13. Inexpensive metal frames of the appropriate size can be obtained at many variety stores and, for large quantity purchases, one can contact a manufacturer such as Intercraft Industries Corp., Chicago, Illinois 60614. Backing materials supplied with such frames should be discarded and replaced with high-quality matte board.

14. Kodak Reflection Densitometer Check Plaque, Kodak Catalog No. 140–5026; for use with reflection densitometers. For transmission densitometers, obtain a Kodak Transmission Densitometer Check Plaque, Kodak Catalog No. 170–1986. Eastman Kodak Company, 343 State Street, Rochester, New York 14650.

15. Eastman Kodak Company, Evaluating Dye Stability of Kodak Color Products, Current Information Summary (CIS) No. 50, January, 1981. CIS No. 50 series stability information sheets are available for each Kodak still color film and print material; data are given for fading rates at normal room temperatures and for refrigerated storage. Contact Sheldon Phillips, Consumer/Professional and Finishing Markets, Eastman Kodak Company, 343 State Street, Rochester, New York 14650. Also see Storage and Care Kodak Color Materials, Kodak Pamphlet No. E-30 (12–1980 revision), and Charleton C. Bard, George W. Larson, Howell Hammond, and Clarence Packard, “Predicting Long-Term Dark Storage Dye Stability Characteristics of Color Photographic Products from Short-Term Tests,” Journal of Applied Photographic Engineering, vol. 6, no. 2 (April 1980), pp. 42–45.

16. The Macbeth ColorChecker can be obtained from photographic suppliers or from the M Division of the Kollmorgen Corporation, Little Britain Road, P.O. Box 950, Newburgh, New York 12550, phone: 914-561-7300.

17. The first art institution to have a humidity-controlled cold-storage facility will be the Art Institute of Chicago. The facility, under construction at the time of this writing, will be capable of maintaining a temperature of − 18C (0F) at 40% relative humidity; it is scheduled to be in April, 1982. At this writing, George Eastman House in Rochester, New York does not yet have cold storage facilities for its extensive collection of color still photographs and color motion pictures. Other collecting institutions which have low-temperature cold-storage facilities are the John F. Kennedy Presidential Library in Boston, Massachusetts (− 18C [0F], 30% RH, opened in 1979); National Aeronautics and Space Administration (NASA) in Houston, Texas (− 15C [5F], 25% RH, opened in 1982, replacing a facility which operated at 13C [55F], 50% RH, opened in 1963), and Time, Inc., Rockefeller Center, New York (− 18C [0F], 30% RH, to be operational in early 1982). Institutions with moderate-temperature cold-storage facilities include the Peabody Museum at Harvard University (3C [37F], 30% RH, opened in 1979); the Library of Congress, Landover, Maryland (2C [35F], 35% RH, opened in 1978); Human Studies Film Archive, Smithsonian Institution, Washington, D.C. (4C [40F], 50% RH, opened in 1975); Lyndon B. Johnson Presidential Library, Austin, Texas (10C [50F], 45% RH, opened in 1971); Gerald R. Ford Presidential Library, Ann Arbor, Michigan (4C [40F], 40% RH, opened in 1981). A rental cold-storage facility for the storage of color photographs and motion pictures (− 18C [0F], 30% RH) will open in Los Angeles, California, in late 1982: Jack B. Goldman, President, Advanced Media Archives, Inc., 96 Harvard Avenue, Brookline, Massachusetts 02146, phone: 617–277–5214.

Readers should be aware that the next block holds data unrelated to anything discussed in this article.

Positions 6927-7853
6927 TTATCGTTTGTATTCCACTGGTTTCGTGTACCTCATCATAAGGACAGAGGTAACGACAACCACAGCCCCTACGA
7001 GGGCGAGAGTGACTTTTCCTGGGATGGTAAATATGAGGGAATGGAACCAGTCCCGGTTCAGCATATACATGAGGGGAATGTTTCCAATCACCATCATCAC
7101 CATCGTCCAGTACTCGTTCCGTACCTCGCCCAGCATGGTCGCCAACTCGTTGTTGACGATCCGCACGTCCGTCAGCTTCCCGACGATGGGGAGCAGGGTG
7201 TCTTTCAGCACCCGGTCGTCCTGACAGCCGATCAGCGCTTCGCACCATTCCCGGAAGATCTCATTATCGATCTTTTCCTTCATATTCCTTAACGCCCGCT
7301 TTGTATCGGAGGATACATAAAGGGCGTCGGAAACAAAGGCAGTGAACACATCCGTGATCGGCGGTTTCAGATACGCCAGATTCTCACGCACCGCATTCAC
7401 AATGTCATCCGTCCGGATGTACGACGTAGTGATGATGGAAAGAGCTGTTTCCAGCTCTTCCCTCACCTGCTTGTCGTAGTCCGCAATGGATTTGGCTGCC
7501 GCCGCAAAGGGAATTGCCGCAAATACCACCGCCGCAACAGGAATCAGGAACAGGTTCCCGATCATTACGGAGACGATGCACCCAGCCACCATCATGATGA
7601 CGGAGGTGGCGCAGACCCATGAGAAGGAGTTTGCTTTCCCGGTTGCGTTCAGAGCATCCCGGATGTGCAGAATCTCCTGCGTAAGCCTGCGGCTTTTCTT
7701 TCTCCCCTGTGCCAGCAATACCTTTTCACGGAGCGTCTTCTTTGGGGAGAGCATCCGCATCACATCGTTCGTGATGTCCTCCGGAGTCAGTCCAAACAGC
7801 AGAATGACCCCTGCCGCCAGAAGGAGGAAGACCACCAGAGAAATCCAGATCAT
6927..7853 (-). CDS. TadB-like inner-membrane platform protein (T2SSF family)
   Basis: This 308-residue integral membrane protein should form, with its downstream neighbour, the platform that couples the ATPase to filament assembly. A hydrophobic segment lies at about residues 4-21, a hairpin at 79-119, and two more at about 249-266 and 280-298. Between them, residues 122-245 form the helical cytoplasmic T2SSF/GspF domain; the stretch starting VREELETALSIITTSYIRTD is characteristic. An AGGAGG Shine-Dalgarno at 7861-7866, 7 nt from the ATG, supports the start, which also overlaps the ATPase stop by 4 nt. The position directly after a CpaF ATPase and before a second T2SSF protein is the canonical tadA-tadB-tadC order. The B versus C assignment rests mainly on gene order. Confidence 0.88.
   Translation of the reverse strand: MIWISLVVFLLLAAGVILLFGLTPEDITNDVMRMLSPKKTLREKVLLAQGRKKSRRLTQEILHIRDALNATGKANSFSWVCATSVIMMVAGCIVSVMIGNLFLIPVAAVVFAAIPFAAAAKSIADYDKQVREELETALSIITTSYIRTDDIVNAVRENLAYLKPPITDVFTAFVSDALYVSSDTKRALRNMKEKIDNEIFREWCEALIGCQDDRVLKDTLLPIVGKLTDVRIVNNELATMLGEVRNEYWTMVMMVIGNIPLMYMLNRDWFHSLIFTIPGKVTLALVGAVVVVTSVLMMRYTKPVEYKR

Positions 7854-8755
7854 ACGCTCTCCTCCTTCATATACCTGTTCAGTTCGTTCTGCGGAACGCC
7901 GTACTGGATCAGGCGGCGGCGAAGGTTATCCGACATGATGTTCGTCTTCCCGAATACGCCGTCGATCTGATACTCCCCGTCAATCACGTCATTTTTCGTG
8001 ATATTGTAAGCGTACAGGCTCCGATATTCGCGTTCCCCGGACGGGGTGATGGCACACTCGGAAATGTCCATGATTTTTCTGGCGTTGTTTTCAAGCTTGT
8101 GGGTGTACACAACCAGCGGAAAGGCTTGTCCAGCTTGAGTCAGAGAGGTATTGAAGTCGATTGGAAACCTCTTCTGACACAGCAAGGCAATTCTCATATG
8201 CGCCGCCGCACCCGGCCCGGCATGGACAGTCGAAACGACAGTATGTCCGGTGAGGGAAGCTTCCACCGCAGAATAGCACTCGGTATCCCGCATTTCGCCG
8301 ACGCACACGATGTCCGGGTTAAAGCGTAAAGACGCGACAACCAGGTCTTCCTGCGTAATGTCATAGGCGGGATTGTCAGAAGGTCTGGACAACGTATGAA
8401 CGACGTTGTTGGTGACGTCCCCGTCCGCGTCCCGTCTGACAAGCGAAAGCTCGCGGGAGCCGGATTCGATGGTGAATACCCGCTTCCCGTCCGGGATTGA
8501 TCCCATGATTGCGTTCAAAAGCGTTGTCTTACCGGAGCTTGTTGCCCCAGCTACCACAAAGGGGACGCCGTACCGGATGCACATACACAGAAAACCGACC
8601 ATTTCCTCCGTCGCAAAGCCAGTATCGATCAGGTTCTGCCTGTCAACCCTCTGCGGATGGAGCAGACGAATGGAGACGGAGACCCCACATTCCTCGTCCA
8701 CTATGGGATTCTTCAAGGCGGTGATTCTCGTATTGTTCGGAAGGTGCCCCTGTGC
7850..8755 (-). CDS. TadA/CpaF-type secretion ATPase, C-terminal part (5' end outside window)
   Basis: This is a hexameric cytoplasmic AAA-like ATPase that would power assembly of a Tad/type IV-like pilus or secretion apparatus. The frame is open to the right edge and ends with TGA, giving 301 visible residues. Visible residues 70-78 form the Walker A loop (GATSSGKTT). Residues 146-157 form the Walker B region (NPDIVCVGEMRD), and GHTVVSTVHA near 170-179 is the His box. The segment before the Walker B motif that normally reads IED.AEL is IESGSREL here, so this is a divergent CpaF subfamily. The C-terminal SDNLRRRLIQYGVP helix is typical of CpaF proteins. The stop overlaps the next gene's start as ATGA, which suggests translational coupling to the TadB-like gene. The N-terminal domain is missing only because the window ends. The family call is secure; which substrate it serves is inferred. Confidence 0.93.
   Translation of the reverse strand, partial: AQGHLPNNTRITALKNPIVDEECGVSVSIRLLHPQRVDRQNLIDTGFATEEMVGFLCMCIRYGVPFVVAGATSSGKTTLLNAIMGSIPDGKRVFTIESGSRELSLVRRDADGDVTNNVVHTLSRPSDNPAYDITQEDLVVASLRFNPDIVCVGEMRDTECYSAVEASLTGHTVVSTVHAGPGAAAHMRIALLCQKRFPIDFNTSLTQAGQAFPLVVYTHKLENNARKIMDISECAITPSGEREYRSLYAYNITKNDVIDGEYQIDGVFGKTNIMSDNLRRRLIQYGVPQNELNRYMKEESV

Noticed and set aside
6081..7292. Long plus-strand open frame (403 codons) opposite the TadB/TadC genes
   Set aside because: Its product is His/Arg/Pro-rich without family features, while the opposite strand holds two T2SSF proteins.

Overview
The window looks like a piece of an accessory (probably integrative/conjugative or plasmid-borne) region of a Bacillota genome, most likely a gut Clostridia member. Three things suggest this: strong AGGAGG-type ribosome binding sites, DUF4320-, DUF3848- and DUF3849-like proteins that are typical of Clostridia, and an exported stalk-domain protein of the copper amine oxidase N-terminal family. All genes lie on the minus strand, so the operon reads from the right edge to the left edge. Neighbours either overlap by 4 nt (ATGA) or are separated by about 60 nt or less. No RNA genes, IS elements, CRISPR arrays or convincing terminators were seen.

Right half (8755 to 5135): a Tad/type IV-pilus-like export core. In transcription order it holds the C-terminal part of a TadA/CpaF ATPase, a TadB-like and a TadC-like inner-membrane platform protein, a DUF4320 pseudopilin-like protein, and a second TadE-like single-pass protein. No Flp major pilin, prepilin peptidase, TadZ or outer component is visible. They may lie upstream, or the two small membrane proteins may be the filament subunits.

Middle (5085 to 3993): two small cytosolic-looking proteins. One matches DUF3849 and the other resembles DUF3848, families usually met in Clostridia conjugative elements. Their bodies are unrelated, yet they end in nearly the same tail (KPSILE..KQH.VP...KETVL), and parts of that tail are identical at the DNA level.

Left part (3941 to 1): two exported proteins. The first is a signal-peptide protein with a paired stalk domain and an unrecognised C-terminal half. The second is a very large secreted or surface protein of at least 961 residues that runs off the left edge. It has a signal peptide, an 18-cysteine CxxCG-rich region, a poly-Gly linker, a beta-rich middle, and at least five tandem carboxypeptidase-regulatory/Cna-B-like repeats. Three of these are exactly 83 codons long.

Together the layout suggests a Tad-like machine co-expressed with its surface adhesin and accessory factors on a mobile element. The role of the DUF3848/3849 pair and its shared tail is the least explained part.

18. Kodak Storage Envelopes for Processed Film, Kodak Catalog No. 148 6398 (size 4 5 inches), and Catalog No. 149 0028 (size 8 10 inches). These heat-sealable envelopes are made with an aluminum foil barrier; ordinary plastic bags readily transmit water vapor and are not suitable for the storage of photographs in uncontrolled humidity conditions. The Kodak storage envelopes are available from photographic suppliers or from the Eastman Kodak Company, 343 State Street, Rochester, New York 14650.

19. Documentation photography is most effectively done with color reversal films (such as Kodak Ektachrome 50 Professional Film). After processing, the color transparencies can be preserved by placing them in cold storage. The author believes that in most cases, color films stored under the proper conditions (− 18C [0F], 30% RH) will greatly outlast archivally processed black-and-white films stored under typical room temperature conditions. It is assumed here that an institution engaged in a monitoring program will have access to cold storage facilities for its collections, densitometer photographic calibration standards, and color documentation photographs.

20. See for example Robert J. Tuite, “Image Stability in Color Photography,” Journal of Applied Photographic Engineering, vol. 5, no. 4 (Fall 1979), pp. 200–207, and Evaluating Dye Stability of Kodak Color Products, Kodak Publication CIS-50, January, 1981, Eastman Kodak Company, 343 State Street, Rochester, New York 14650.

Copyright 1981 American Institute of Historic and Artistic Works